"Boy, when god closes a door, he always opens a window," his mother used to tell him.
He looked out the window of his small, deteriorating apartment and his eyes focused on the bars that were there to protect him from the rest of the world. Their function seemed to be the antithesis of their ambition.
God could open all of the windows in his low-income neighborhood, but no one would ever be able to get out. They were meant to stay there, by design.
He slipped on a pair of old Jordan's, opened the door and walked across the street. There were no tree-lined cobblestonesidewalks. No gated homes surrounded by skillfully manicured landscaping. Just block buildings, bootleggers, cracked concrete and addicts.
On the sidewalk next to him, someone rolled a dice. It didn't matter how it landed. It wouldn’t change anything.
He opened the door to the liquor store across the street and he was immediately hit with the familiar smells of cardboard, tobacco and booze seeping from the pores of the people around him. These smells were programmed into his brain as sources of anxiety: The steep climb up to the peak of the hedonic plateau.
He pulled some coins from his pocket and then pulled the handle.
At the counter someone was purchasing lottery tickets. It didn't matter how the numbers fell. Everyone in the place had already lost.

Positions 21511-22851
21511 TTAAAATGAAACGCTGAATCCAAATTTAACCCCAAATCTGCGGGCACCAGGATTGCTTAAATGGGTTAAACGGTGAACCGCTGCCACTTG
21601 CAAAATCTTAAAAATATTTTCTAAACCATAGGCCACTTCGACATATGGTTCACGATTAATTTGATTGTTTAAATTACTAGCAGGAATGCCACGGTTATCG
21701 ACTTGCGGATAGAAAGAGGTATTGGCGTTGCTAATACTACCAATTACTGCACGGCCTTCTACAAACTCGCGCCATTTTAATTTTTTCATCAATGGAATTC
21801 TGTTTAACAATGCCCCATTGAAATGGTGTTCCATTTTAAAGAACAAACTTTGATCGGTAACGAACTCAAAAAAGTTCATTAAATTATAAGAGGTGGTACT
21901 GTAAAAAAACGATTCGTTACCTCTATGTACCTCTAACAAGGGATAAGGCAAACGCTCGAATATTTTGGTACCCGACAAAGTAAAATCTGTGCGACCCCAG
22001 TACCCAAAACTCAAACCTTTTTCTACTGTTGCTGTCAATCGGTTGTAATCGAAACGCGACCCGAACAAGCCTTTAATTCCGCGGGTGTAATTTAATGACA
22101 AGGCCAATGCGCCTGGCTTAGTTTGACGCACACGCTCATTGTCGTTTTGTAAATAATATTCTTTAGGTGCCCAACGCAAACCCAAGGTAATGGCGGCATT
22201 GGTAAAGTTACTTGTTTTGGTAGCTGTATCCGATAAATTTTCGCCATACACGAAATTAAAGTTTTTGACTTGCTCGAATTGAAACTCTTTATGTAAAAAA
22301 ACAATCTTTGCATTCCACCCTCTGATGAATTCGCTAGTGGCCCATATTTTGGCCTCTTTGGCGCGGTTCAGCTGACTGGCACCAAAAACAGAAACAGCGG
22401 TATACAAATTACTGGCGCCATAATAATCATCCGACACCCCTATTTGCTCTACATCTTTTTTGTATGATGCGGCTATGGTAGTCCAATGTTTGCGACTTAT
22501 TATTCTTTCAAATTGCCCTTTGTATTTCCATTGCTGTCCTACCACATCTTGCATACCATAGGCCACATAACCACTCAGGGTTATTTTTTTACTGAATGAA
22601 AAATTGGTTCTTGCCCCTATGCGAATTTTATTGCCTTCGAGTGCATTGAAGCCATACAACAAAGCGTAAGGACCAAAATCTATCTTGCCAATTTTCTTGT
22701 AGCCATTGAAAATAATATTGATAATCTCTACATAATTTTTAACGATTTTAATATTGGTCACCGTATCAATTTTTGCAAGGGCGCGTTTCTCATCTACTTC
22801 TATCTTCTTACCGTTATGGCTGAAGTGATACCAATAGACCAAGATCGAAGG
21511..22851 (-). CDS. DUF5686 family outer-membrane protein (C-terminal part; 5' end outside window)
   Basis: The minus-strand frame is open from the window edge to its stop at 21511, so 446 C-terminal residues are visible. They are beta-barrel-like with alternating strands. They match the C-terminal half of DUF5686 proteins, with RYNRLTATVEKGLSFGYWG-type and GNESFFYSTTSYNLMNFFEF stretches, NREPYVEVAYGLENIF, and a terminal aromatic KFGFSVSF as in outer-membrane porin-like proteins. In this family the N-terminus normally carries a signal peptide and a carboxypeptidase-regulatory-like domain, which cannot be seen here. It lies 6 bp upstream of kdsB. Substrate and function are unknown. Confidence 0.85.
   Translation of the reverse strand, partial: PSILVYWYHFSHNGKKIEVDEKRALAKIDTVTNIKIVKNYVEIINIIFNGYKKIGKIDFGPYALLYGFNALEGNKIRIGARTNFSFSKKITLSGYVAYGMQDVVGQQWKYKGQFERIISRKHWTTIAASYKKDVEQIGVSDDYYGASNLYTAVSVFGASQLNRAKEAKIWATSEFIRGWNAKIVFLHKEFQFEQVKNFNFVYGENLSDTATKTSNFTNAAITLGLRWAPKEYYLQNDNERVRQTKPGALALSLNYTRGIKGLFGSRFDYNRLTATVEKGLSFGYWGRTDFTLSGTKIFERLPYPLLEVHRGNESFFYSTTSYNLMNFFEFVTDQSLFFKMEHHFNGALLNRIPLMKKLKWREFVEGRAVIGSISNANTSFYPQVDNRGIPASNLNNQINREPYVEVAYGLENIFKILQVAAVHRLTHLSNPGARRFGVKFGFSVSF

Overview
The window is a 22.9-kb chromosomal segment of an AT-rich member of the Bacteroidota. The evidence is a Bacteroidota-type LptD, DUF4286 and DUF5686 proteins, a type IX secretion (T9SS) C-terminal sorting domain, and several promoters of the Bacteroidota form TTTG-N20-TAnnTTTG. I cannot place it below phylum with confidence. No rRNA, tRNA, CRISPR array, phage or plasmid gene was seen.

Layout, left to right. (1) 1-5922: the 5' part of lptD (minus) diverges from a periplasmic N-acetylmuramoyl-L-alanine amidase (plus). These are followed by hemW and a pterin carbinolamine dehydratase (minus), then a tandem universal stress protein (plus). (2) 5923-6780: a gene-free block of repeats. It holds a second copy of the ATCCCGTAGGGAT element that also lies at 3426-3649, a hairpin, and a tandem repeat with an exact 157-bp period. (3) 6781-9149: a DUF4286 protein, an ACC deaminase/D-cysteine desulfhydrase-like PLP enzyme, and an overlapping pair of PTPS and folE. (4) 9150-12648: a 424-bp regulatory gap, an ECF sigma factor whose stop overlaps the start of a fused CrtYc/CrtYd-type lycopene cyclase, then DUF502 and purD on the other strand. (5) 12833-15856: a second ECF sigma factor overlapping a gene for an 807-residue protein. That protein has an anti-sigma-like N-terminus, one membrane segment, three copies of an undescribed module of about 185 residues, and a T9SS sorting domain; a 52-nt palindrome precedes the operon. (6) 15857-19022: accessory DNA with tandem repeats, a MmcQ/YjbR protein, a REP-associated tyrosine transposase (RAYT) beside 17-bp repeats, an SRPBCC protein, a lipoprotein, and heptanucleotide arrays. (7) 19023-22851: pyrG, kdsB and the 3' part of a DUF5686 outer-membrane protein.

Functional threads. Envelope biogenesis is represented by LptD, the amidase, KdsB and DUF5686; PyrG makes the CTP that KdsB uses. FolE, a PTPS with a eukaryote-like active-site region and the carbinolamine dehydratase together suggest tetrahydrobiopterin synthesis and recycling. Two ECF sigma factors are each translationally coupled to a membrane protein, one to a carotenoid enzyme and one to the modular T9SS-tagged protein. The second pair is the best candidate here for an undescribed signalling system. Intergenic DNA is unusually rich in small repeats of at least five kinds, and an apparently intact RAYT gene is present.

He put down his change. It stretched further than he thought. Enough for an extra nip and a stick. He picked them off the rack. Exact change. What were the odds? He took a penny from the tray as the clerk turned away.
Opened the front door and the cow bell rang, reminding everyone there that he'd be back soon.
A story written again and again, unfolded as he slowly walked back to his apartment, clutching the brown bag close to his body, trying to conceal all of the vulnerability, the guilt, the failure inside it.
He closed the door behind him and closed all of the blinds in his apartment. Flipped the TV on and moved past all the game shows. It didn't matter who won those damn things.
He always told people that he drank to forget, but the whiskey always brought back memories. Like the time when he was a kid and the older boys held his face to the furnace. When he got older and learned to cut drugs and hustle. When he learned there was no way out. When his mother told him about god and doors and windows.
He took the last coin from his pocket and held it in his hand.
He'd flip the damn thing, but it wouldn't matter how it’d land.